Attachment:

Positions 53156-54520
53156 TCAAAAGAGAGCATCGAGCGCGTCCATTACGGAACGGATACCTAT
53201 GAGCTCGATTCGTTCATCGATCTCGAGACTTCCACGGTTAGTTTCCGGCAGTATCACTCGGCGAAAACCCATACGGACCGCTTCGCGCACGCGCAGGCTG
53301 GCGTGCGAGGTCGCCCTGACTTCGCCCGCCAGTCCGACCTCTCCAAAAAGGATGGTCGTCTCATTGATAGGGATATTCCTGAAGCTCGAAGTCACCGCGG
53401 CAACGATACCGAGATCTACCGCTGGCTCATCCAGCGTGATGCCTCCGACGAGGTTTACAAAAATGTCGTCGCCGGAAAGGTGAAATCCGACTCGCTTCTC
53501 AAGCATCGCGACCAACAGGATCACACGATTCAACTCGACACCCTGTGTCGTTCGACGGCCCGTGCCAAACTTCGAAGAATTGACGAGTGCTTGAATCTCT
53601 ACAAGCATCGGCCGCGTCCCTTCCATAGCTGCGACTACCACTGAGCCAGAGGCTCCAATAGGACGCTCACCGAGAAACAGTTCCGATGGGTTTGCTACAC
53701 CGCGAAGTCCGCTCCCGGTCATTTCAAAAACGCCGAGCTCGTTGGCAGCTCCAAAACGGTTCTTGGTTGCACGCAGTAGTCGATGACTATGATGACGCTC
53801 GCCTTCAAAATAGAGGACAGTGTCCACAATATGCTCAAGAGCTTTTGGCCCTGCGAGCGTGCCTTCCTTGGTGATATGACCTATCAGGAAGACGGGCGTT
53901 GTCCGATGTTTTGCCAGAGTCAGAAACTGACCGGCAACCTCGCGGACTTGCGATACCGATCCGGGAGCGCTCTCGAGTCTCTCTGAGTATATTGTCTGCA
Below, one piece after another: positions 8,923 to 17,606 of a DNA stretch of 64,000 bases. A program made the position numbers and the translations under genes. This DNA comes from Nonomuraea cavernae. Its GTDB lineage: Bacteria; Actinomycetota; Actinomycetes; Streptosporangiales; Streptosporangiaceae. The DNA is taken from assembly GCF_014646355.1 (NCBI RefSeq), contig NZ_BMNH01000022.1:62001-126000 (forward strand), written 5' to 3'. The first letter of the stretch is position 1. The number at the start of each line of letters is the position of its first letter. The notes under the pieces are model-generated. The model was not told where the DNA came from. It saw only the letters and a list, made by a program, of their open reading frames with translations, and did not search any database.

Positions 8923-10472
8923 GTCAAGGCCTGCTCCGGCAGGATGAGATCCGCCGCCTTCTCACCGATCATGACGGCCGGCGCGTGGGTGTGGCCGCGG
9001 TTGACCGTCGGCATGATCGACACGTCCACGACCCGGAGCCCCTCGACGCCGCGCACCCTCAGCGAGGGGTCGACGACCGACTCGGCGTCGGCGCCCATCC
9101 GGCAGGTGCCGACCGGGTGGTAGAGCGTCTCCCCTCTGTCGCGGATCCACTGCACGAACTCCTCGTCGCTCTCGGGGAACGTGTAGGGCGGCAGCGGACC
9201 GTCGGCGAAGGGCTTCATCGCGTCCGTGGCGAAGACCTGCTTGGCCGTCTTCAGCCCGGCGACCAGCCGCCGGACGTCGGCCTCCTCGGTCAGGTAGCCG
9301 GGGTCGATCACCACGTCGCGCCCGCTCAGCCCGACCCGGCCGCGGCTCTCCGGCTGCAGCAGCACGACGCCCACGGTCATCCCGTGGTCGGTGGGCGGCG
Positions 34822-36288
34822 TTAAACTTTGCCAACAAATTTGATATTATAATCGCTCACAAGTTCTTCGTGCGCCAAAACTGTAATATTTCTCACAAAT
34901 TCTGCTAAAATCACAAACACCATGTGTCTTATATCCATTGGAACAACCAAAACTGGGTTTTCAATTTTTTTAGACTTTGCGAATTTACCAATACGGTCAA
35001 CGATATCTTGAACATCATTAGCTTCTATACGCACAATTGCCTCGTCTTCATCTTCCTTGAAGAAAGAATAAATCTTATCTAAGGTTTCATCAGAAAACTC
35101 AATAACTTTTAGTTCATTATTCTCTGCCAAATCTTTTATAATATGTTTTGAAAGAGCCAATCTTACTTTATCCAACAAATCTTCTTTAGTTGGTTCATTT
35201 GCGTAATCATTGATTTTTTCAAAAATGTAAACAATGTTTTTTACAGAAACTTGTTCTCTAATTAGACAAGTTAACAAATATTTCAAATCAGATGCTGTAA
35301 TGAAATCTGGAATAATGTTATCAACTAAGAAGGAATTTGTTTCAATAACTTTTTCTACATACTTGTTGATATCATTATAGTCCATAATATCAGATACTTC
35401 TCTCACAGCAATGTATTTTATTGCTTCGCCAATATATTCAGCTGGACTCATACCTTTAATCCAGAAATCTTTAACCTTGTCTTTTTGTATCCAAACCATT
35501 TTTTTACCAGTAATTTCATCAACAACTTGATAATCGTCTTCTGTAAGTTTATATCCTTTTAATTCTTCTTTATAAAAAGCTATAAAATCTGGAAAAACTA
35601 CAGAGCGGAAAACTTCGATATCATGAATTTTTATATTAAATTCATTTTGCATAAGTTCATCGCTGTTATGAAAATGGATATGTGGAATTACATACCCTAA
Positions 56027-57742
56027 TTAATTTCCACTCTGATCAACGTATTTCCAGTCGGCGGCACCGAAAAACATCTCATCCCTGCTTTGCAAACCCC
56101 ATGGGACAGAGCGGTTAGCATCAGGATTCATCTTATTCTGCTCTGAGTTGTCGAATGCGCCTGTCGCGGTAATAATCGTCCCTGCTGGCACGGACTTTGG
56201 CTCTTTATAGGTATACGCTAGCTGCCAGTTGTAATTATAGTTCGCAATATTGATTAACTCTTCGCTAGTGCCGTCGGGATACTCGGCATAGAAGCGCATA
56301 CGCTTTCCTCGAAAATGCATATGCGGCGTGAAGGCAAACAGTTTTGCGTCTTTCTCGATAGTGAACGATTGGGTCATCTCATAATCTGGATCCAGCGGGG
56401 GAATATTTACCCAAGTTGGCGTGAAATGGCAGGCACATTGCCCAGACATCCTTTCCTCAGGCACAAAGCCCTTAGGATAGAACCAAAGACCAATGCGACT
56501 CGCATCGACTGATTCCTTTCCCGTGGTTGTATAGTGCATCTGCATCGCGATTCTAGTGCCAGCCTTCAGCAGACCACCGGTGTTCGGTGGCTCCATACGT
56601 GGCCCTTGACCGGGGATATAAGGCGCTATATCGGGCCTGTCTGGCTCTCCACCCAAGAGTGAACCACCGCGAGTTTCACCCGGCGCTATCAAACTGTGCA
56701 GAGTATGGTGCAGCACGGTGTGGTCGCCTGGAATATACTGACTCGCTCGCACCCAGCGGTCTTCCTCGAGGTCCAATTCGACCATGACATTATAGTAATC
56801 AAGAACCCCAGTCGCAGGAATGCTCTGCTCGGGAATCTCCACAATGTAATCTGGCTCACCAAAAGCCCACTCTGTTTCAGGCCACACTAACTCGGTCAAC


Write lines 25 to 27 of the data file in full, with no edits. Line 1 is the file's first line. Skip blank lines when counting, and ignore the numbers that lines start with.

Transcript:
35401 TCTCACAGCAATGTATTTTATTGCTTCGCCAATATATTCAGCTGGACTCATACCTTTAATCCAGAAATCTTTAACCTTGTCTTTTTGTATCCAAACCATT
35501 TTTTTACCAGTAATTTCATCAACAACTTGATAATCGTCTTCTGTAAGTTTATATCCTTTTAATTCTTCTTTATAAAAAGCTATAAAATCTGGAAAAACTA
35601 CAGAGCGGAAAACTTCGATATCATGAATTTTTATATTAAATTCATTTTGCATAAGTTCATCGCTGTTATGAAAATGGATATGTGGAATTACATACCCTAA